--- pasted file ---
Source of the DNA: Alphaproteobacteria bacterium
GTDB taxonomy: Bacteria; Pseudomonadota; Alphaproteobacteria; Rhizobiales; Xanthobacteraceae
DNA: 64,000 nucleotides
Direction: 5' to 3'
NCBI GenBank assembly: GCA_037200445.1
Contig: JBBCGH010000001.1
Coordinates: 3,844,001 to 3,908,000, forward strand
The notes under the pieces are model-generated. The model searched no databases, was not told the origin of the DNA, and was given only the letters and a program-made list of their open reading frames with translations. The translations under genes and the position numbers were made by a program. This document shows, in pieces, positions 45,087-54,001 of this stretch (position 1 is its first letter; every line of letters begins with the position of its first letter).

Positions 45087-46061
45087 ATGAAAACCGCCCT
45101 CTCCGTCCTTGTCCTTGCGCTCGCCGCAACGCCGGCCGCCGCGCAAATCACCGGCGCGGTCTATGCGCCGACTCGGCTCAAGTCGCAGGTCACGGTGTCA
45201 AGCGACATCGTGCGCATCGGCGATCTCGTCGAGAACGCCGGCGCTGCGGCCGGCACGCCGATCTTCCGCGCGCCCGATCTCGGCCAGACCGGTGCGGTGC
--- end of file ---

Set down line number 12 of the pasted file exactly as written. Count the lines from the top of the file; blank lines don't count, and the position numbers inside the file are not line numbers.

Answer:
45201 AGCGACATCGTGCGCATCGGCGATCTCGTCGAGAACGCCGGCGCTGCGGCCGGCACGCCGATCTTCCGCGCGCCCGATCTCGGCCAGACCGGTGCGGTGC